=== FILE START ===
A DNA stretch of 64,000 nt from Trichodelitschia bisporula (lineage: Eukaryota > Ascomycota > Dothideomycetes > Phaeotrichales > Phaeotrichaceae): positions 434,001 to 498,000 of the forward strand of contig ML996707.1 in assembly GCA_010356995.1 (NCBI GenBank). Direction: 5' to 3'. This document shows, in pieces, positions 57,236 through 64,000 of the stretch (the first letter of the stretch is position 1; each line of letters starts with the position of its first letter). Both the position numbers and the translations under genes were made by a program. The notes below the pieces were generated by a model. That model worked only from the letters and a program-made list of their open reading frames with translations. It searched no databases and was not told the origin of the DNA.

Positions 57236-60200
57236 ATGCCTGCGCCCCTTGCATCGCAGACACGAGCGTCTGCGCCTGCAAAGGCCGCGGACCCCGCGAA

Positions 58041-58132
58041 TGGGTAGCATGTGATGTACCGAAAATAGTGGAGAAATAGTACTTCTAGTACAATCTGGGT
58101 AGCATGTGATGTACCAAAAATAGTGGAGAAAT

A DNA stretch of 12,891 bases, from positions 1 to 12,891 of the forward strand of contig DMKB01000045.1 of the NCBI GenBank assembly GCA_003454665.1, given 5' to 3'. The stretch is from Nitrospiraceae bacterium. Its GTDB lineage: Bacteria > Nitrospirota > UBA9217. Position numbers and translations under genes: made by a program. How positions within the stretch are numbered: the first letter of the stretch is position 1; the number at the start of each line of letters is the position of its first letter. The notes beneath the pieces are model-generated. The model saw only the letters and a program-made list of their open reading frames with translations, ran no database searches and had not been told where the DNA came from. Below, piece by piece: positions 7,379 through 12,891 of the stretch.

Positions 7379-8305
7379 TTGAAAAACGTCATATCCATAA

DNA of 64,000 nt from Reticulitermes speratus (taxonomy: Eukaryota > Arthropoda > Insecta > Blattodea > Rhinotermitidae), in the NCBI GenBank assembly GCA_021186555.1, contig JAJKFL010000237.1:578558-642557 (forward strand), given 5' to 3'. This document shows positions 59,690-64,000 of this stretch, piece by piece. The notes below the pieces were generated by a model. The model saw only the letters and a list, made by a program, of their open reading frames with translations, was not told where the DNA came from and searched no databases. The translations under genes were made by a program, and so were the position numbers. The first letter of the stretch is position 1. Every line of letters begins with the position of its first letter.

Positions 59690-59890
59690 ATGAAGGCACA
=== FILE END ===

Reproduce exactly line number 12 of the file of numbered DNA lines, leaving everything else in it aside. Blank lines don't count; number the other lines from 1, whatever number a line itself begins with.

59690 ATGAAGGCACA